The Trial of Thomas Hardy for High Treason, at the Sessions House in the Old Bailey, on Tuesday the Twenty-eighth ... [to] Friday the Thirty-first of October: And on Saturday the First ... [to] Wednesday the Fifth of November, 1794 ... Taken in Short-hand, Volume 2 (Google eBook)
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Page 25 - If a law be bad, it is one thing to oppose the practice of it, but it is quite a different thing to expose its errors, to reason on its defects, and to show cause why it should be repealed, or why another ought to be substituted in its place. I have always held it an opinion...
Page 19 - Walpole; that can be described by no other name than a despotic legislation. Though the parts may embarrass each other, the whole has no bounds; and the only right it acknowledges out of itself, is the right of petitioning. Where then is the constitution either that gives or that restrains power? It is not because a part of the government...
Page 16 - What is government more than the management of the affairs of a Nation? It is not, and from its nature cannot be, the property of any particular man or family, but of the whole community...
Page 26 - ... of supporting it. The defects of every government and constitution, both as to principle and form must, on a parity of reasoning, be as open to discussion as the defects of a law, and it is a duty which every man owes to society to point them out.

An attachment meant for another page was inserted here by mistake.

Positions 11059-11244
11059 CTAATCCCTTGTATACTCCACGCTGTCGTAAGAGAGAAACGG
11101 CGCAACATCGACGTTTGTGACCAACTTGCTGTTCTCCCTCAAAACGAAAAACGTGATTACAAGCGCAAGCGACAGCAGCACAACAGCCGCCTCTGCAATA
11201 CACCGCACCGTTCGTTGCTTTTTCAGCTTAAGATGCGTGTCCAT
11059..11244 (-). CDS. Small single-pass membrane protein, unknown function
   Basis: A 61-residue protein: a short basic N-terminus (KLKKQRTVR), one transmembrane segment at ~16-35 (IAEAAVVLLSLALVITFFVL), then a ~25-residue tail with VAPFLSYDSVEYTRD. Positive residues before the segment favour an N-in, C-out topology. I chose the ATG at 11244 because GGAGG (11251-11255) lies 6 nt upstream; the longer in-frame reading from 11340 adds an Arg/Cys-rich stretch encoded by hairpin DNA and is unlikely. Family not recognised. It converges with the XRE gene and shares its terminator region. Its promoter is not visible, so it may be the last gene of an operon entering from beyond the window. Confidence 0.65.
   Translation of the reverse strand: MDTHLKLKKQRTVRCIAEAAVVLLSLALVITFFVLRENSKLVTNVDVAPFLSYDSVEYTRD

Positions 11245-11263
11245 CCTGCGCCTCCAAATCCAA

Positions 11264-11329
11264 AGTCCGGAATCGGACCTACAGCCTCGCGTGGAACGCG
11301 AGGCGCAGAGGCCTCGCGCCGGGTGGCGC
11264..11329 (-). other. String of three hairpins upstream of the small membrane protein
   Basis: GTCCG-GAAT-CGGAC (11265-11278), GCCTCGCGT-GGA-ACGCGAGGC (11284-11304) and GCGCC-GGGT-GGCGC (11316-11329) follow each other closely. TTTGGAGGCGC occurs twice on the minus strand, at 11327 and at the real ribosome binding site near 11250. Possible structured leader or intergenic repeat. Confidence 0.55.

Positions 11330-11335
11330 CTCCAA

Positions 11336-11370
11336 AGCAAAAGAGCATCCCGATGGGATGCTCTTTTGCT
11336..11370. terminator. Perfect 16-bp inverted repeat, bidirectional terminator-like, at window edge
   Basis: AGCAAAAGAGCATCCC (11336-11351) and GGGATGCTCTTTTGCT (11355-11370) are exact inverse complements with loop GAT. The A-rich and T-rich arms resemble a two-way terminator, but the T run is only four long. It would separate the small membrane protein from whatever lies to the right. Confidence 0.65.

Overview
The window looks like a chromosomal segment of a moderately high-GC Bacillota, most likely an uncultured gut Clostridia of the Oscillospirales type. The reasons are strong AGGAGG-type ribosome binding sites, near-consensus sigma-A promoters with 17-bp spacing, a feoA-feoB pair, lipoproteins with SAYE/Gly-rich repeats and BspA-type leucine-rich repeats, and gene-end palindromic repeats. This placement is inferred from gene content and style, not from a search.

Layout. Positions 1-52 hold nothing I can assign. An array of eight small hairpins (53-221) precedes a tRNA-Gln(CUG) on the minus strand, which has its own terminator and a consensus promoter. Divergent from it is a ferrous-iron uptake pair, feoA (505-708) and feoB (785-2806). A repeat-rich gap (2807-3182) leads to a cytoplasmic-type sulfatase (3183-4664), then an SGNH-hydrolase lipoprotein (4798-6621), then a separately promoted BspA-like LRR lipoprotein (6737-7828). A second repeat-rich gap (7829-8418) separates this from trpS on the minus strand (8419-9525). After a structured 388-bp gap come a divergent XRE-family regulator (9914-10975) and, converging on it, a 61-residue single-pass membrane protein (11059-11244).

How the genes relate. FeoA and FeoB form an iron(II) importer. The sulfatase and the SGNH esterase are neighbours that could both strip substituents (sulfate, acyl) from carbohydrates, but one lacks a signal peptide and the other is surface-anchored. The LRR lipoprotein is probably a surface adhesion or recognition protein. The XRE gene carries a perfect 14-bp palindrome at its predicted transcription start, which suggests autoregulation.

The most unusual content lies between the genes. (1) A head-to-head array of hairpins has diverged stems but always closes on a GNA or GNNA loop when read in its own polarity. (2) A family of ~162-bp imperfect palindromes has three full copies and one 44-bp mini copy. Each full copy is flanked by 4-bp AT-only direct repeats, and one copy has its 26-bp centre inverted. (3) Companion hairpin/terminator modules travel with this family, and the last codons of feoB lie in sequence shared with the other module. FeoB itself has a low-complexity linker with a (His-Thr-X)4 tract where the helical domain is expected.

Page 207 - ... them ? If they are not our reprefentatives, we cannot be their conftituents ; and to petition thofe who are not our reprefentatives as our reprefentatives, would be a manifeft abfurdity, if not an infult and mockery of ourfelves. However, the petition, fuch as it was,, being termed...
Page 17 - As it is not difficult to perceive, from the enlightened state of mankind, that hereditary Governments are verging to their decline, and that Revolutions on the broad basis of national sovereignty and Government by representation, are making their way in Europe, it would be an act of wisdom to anticipate their approach, and produce Revolutions by reason and accommodation, rather than commit them to the issue of convulsions.
Page 19 - What is it, but a bargain, which the parts of the government made with each other to divide powers, profits, and privileges? You shall have so much, and I will have the rest; and with respect to the nation, it said, for your share, YOU shall have the right of petitioning. This being the case, the bill of rights is more properly a bill of wrongs, and of insult.
Page 16 - ... of courtiers cannot that of Citizens ; and is exploded by the principle upon which governments are now founded. Every Citizen is a member of the Sovereignty, and, as such, can acknowledge no personal subjection ; and" his obedience can be only to the laws.
Page 20 - Having thus glanced at some of the defects of the two Houses of Parliament, I proceed to what is called the Crown, upon which I shall be very concise. It signifies a nominal office of a million sterling a year, the business of which consists in receiving the money.